Guidance concerning Air Navigation in and above the NAT MNPSA
IN FLIGHT PROCEDURES
It is recommended that during the initial part of the flight, ground navaids should be used to
verify the performance of the LRNSs. Large or unusual ‘map shifts’ in FMS output, or other discrepancies in navigation data, could be due to inertial platform misalignment or initialisation errors. Position updates to the FMS will not correct these errors despite possible indications to the contrary. If such a situation is encountered when INS/IRS are the primary LRNSs then it would be unwise to continue into NAT MNPS Airspace. Pilots should consider landing in order to investigate the cause and then perhaps be in a position to
correct the problem.
It is recommended that a compass heading check be presented and the results recorded. This
check is particularly helpful when using inertial systems. The check can also aid in determining the most
accurate compass if a problem develops later in the crossing.
ATC Oceanic Clearance and subsequent Re-clearances
Where practicable, two flight crew members should listen to and record every ATC
clearance and both agree that the recording is correct. Any doubt should be resolved by requesting clarification from ATC. In the event that a re-clearance is received when temporarily only one pilot is on the flight deck. Any flight profile, mach number or routing changes should not be executed, nor should the Navigation or Flight Management Systems be updated, until the second pilot has returned to the Flight Deck and a proper cross-checking and verification process can be undertaken.
If the ATC oceanic cleared route is identical to the flight planned track, it should be drawn
on the plotting chart and verified by the other pilot.
If the aircraft is cleared by ATC on a different track from that flight planned, some
regulators strongly recommend that a new Master Document be prepared showing the details of the cleared track. Overwriting of the existing flight plan can cause difficulties in reading the waypoint numbers and the new co-ordinates. For this purpose, it is helpful if a blank pro-forma Master Document (flight plan) is carried with the flight documents. One flight crew member should transcribe track and distance data from the appropriate reference source onto the new Master Document pro-forma and this should be checked by another crew member. If necessary, a new plotting chart may be used on which to draw the new track. The new document(s) should be used for the oceanic crossing. If the subsequent domestic portion of the flight corresponds to that contained in the original flight plan, it should be possible to revert to the original Master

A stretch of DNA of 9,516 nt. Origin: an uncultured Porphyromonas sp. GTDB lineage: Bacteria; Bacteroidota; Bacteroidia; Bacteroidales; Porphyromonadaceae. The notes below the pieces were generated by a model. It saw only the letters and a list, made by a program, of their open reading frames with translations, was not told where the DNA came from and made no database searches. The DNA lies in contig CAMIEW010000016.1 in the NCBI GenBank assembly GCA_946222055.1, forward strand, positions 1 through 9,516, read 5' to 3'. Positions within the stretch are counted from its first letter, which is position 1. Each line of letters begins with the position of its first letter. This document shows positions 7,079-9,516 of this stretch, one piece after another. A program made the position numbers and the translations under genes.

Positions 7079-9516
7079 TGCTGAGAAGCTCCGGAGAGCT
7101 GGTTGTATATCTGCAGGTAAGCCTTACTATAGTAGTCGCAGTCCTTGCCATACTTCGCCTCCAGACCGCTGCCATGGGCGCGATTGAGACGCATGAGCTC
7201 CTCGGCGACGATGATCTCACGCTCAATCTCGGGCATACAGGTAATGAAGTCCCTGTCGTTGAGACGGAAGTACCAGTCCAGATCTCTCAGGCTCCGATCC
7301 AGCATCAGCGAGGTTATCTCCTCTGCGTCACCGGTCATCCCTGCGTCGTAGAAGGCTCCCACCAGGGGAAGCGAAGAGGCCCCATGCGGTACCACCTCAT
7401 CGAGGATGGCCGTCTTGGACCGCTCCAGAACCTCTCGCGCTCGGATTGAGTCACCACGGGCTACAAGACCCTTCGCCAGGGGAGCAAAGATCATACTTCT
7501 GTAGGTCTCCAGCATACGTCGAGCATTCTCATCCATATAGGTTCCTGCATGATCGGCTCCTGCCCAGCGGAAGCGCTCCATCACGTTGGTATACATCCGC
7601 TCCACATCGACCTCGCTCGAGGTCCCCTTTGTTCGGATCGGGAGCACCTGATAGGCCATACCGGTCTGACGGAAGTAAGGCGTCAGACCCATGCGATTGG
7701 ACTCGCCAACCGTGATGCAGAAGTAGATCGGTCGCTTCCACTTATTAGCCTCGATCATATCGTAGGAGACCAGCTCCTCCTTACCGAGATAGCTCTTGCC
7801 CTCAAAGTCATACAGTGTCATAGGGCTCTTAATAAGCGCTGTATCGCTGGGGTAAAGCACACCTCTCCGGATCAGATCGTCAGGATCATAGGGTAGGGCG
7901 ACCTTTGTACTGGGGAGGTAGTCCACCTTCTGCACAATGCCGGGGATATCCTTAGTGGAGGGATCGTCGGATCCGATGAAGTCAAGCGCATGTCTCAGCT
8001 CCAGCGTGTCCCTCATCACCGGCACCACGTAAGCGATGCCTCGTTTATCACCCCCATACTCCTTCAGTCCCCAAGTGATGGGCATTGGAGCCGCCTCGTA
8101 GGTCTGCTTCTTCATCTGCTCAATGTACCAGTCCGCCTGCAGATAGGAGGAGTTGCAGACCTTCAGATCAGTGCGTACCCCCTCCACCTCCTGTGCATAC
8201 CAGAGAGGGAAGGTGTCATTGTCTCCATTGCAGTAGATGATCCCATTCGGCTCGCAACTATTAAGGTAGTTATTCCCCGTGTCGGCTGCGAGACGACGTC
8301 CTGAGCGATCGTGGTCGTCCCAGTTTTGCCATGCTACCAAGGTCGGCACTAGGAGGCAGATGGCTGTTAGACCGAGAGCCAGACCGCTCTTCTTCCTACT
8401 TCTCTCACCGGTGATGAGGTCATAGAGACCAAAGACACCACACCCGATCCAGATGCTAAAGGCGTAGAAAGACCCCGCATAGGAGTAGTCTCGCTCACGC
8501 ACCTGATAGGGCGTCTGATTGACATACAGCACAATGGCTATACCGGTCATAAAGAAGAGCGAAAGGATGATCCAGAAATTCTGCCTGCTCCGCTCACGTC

Document at the appropriate point.
Experience has clearly shown that when ATC issues an initial oceanic clearance that differs
from the flight plan, or subsequently during the flight issues a re-clearance involving re-routing and new waypoints, there is a consequential increase in the risk of errors being made. Indeed errors associated with re-clearances continue to be the most frequent cause of Gross Navigation Errors in the North Atlantic MNPS Airspace. Therefore, in both of these circumstances the situation should be treated virtually as the start of a new flight and the procedures employed with respect to the following, should all be identical to those
procedures employed at the beginning of a flight (see paragraph 8.3.18 above):
a) b) c) d)
copying the ATC re-clearance; amending the Master Document; loading and checking waypoints; extracting and verifying flight plan information, tracks and distances, etc.; and
NAT Doc 007